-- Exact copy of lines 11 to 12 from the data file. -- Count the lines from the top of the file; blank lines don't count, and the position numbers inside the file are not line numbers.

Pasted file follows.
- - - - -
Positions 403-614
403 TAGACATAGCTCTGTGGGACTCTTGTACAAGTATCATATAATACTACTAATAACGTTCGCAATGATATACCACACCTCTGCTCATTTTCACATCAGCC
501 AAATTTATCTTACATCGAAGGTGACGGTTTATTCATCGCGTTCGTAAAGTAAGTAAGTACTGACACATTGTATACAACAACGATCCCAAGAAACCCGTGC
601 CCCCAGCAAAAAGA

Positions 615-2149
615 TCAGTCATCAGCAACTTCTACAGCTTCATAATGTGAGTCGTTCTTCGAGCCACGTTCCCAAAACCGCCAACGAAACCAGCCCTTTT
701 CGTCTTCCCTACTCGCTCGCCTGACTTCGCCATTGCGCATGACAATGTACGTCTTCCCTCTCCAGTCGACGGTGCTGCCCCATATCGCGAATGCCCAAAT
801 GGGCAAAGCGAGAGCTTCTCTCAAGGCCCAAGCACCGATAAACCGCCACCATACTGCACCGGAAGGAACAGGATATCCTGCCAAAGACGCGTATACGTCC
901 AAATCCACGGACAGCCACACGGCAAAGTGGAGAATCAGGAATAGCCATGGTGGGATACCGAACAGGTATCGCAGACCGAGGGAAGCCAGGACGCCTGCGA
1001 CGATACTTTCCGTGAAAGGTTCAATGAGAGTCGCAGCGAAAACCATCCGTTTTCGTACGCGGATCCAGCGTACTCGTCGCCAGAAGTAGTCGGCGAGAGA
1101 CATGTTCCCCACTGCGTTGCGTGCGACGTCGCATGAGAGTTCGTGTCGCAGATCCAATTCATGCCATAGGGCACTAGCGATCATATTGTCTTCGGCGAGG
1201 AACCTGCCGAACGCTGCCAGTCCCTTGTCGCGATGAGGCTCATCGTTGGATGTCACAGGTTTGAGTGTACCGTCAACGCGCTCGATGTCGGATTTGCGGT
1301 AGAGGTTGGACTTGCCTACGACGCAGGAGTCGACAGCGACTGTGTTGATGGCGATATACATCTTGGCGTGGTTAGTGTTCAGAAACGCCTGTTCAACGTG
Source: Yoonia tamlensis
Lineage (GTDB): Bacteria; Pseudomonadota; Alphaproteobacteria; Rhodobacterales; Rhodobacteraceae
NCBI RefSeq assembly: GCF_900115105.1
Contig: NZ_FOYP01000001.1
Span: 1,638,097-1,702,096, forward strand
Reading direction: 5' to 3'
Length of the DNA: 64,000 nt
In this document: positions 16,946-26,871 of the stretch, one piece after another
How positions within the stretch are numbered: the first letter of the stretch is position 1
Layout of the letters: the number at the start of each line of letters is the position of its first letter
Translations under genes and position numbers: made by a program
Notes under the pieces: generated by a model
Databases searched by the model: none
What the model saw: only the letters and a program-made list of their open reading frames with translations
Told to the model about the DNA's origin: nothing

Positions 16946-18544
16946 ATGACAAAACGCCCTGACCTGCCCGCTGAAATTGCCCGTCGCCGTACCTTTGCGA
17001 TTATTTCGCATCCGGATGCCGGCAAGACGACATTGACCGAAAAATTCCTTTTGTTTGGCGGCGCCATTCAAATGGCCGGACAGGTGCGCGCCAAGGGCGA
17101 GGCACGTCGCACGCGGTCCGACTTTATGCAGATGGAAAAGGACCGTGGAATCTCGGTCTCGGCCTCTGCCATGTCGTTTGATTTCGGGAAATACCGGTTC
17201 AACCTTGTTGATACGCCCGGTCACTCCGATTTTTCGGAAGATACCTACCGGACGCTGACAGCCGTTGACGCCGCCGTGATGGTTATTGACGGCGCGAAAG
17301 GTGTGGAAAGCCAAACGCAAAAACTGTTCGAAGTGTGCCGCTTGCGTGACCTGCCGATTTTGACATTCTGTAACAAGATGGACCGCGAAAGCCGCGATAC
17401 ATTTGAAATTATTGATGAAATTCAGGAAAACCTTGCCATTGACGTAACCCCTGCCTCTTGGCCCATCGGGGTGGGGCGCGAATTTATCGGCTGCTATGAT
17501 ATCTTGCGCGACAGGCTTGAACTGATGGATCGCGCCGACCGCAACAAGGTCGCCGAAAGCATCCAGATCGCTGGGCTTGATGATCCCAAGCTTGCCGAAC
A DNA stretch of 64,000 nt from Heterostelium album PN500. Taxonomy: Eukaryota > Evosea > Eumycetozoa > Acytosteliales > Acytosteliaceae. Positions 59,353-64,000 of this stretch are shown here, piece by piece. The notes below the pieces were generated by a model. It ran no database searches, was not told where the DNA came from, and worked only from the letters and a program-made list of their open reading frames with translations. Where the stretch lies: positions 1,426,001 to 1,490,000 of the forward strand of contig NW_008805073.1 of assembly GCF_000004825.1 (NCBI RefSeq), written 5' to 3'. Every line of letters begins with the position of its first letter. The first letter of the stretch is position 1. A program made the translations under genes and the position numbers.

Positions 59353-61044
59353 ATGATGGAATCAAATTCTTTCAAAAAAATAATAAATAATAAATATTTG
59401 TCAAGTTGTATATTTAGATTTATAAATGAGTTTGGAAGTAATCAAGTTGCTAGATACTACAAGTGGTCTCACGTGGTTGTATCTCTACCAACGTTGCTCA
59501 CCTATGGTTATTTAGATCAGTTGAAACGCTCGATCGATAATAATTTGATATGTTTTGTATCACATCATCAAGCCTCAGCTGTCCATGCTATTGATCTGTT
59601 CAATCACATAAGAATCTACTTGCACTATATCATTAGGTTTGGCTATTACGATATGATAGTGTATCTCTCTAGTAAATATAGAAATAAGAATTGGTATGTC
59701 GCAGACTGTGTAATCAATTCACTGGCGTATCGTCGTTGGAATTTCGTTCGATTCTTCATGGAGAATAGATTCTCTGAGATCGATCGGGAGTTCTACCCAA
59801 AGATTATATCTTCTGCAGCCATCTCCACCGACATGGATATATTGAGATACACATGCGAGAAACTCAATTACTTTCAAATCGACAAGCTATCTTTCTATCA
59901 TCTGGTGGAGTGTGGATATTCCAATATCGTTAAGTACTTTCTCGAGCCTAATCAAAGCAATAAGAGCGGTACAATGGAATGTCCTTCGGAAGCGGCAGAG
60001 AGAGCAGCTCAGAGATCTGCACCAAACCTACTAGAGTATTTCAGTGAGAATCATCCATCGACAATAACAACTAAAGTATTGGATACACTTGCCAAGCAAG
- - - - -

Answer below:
1101 CATGTTCCCCACTGCGTTGCGTGCGACGTCGCATGAGAGTTCGTGTCGCAGATCCAATTCATGCCATAGGGCACTAGCGATCATATTGTCTTCGGCGAGG
1201 AACCTGCCGAACGCTGCCAGTCCCTTGTCGCGATGAGGCTCATCGTTGGATGTCACAGGTTTGAGTGTACCGTCAACGCGCTCGATGTCGGATTTGCGGT